|9/8||at Oakland Raiders||41-14|
|9/14||san diego chargers||39-38|
|9/21||new orleans saints||34-22|
|9/28||at kansas city chiefs||19-33|
|10/5||tampa bay buccaneers||16-13|
|10/20||at new england patriots||7-41|
|11/6||at cleveland browns||34-30|
|11/16||at atlanta falcons||24-20|
|11/30||at new york jets||34-17|
|12/7||kansas city chiefs||24-17|
|12/14||at carolina panthers||10-30|
|12/28||at san diego chargers||21-52|
THE END OF THE SHANAHAN ERA
Few coaches — even successful ones — last as long as Mike Shanahan did in Denver.
But after a three-game losing streak to knock the Broncos out of the playoffs for a third consecutive year, the sand in Shanahan’s hourglass finally ran out.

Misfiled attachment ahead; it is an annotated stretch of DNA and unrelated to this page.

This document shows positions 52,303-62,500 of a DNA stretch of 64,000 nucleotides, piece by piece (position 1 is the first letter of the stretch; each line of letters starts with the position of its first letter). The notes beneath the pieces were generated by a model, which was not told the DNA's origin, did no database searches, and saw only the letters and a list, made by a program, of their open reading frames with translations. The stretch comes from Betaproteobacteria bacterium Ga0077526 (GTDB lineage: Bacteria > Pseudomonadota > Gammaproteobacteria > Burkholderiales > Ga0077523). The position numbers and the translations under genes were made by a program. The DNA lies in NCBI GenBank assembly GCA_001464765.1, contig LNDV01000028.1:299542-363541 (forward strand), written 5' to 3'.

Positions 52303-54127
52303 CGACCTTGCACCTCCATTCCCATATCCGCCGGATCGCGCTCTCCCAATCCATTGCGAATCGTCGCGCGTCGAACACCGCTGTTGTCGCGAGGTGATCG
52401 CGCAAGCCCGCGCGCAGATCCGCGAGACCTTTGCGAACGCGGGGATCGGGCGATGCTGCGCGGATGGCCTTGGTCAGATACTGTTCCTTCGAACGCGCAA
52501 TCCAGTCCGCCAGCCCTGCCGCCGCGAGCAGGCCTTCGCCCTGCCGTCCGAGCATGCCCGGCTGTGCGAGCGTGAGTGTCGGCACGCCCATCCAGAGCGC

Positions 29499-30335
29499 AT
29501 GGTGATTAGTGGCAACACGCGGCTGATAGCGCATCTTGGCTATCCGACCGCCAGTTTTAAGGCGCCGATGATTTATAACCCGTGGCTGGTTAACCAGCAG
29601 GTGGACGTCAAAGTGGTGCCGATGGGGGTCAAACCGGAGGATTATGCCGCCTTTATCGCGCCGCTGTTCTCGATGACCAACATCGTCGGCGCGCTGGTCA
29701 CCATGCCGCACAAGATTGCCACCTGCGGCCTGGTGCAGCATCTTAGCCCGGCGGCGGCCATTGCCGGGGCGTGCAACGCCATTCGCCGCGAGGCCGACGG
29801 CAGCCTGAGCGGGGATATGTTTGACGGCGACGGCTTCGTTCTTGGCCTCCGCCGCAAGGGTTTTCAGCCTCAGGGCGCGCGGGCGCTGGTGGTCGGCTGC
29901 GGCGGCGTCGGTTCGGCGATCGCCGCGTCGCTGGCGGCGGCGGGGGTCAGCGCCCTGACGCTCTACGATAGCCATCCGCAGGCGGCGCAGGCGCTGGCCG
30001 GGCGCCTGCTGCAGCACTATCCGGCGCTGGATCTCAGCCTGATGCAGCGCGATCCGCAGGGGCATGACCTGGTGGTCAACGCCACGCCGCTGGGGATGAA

The dismissal followed an 8-8 season that saw an elite offense negated by a defense that was 29th in yardage allowed per game, 31st in yardage allowed per play and surrendered more points than any Broncos team since 1963.
But the defense gave up 30 or more points nine times, including three in a row to close the season when the Broncos needed to win just one game to claim the AFC West crown. Instead, they fell 30-10 at Carolina, 30-23 to a Buffalo team that had lost seven of its last eight games, and finally 52-21 at San Diego to send the Chargers to the playoffs and the Broncos home for the winter.
Two days later, Owner Pat Bowlen called Shanahan into his office and dismissed the Broncos’ winningest head coach.
“I just felt that it was time for change,” Bowlen explained a day after the decision. “Twenty-one years of being at one organization and fourteen years as head coach is about long enough.”
Weeks later, Patriots offensive coordinator Josh McDaniels was introduced as the Broncos’ next head coach.